A Christmas Wreck {Book Club}

Hello Book Clubbers! Welcome to our first December short story. Reading can get pushed to the side in the midst of the ministry opportunities. Note I said it can, that doesn’t mean it has to! I have to admit, I haven’t naturally been drawn to reading short stories. In part, I think it’s because the competitive side of me that likes to track what I’m reading doesn’t feel that I get enough “credit” for reading short stories.

For those of you who aren’t wired to like to measure what you do, this line of reasoning must sound absurd. And it is (though, my heart is still not completely convinced). Once again we can see why we need community! Knowing others are reading the short stories and wanting to be a part of the discussion, (and because I’m a fairly loyal member of any group I join), I’ve grown to enjoy our December short stories.

This week we are reading The Christmas Wreck by Frank Stockton. I’ll share a bit about the author, but then I’ll start discussing the story. If you don’t want to read any spoilers, stop after the next paragraph.

Frank Stockton is not well known to modern readers but he was quite popular during the late 1880s and early 1900s when he published a series of children’s fairy-tales. His father was a Methodist minister in Philadelphia who discouraged him from making a career as a writer. As a result, Stockton worked as a wood engraver until his father’s death in 1860. In 1867, Stockton began to write for a newspaper founded by his brother and published his first fairy tale, ‘Ting-a-ling,’ later that year.

Hmmm. Okay so Frank’s dad didn’t want him to be a writer, but his brother started a newspaper? Did that jump out to anyone else? It’s possible, that his brother didn’t start the newspaper until after their father’s death. But I just found it interesting that one son ran a newspaper and the other wrote for it.

Also of interest, Stockton was from the US, but placed The Christmas Wreck in Australia. I read the story before I read his bio and was surprised to find he was an American. I wonder if he wrote about how hot the characters were on a freezing night in Philly? He painted quite the picture of the heat, didn’t he? And the longing for something grown from a tree.

I loved the title: The Christmas Wreck. Of course, on one level it refers to the ship being wrecked, but I think the title could nudge us to think beyond the mere obvious. What if they had left Tom as the captain? They probably would have starved to death. What other ways do you see how the idea of wreck played out in the story?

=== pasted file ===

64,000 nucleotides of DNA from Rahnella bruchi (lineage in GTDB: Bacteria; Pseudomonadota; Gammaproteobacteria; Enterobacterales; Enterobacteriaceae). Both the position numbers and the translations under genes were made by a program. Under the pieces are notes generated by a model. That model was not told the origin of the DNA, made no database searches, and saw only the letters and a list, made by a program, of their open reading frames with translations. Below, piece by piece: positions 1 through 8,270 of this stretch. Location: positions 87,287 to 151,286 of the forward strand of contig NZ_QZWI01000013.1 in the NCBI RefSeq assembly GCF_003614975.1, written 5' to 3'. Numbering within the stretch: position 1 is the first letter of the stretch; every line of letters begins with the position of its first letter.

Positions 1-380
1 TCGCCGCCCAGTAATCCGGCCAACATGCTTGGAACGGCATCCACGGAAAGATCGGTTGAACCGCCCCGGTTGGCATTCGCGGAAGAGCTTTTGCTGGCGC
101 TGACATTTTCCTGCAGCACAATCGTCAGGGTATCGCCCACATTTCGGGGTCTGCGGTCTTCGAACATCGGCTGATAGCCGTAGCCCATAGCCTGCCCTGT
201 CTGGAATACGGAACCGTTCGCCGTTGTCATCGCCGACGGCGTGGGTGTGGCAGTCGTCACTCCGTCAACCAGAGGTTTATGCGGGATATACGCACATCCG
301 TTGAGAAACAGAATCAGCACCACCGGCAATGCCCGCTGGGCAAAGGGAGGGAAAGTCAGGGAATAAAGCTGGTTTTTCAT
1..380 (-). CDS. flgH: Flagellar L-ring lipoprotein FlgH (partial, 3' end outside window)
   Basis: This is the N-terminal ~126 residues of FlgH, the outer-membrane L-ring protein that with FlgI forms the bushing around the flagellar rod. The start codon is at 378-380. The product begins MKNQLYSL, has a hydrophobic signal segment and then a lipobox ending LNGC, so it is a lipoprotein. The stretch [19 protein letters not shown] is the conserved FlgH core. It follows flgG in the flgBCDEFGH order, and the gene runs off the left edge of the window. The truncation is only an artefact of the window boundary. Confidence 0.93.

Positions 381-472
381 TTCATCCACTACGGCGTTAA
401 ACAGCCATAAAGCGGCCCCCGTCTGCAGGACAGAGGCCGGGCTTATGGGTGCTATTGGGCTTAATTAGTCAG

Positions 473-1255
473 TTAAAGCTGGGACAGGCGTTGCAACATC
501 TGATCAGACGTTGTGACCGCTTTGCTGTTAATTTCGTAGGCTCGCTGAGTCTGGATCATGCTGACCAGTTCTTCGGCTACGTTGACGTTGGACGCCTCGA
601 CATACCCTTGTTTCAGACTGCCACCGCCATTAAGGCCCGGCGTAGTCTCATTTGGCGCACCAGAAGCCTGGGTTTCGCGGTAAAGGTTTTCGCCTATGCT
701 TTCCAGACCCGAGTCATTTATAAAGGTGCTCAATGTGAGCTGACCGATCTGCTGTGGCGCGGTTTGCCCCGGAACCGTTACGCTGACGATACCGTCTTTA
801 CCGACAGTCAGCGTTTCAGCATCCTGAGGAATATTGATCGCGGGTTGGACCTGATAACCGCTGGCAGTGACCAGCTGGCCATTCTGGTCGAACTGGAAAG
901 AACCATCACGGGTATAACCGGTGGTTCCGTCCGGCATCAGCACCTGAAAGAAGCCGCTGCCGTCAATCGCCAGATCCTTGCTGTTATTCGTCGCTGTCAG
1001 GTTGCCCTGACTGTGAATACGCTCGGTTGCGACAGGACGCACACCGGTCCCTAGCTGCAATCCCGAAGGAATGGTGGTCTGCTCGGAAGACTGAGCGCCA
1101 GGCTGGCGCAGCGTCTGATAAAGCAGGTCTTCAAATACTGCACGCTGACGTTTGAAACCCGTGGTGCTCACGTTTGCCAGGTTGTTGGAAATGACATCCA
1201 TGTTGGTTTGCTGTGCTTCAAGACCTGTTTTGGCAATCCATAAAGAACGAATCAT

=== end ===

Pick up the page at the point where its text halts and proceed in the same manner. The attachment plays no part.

Picturing Old Silas and Mr. Nugent “stuck” out on the water waiting for the wind, I was reminded how some of the best stories come when we need to kill time. Waiting for meat to roast, waiting to board a plane, waiting for the electricity to come back on. I can almost feel Mr. Nugent’s anticipation of a good story as he had nothing else to do, so might as well enjoy it!

After the storm had come and only Silas, Tom, and Andy had survived, I could relate to Andy’s obsession with the food below them that they couldn’t get to. The juxtaposition of the food and Christmas time made me think of the life of cross-cultural service. Certain times of the year it is easier to bear being separated from something (in this case food) or people. Being Christmas time, it just seemed maddening to be sitting on top of all that perfectly safe food  . . . and yet not be able to get to it.

Initially, what did you think of the decision to blow up part of the boat to get to the food instead of trying to pump out the water and salvage the whole ship?

Have you done something that might have seemed short-sighted, but ended up being a good call?

The actual blowing up seemed so believable. Get a bunch of guys together, and I could see them working out such a plan.

Picturing Andy first with the box of pidgin pies and then with the peaches, just made me smile. There have been times when getting a package slip, biking across town, negotiating all the hoops at the post office, felt like I had to blast open a boat to get at a package. In the end, I felt the way Andy did.

I loved how the story ended with supper winds coming and how peaches would always have a special place for Silas because of the wrecked Christmas.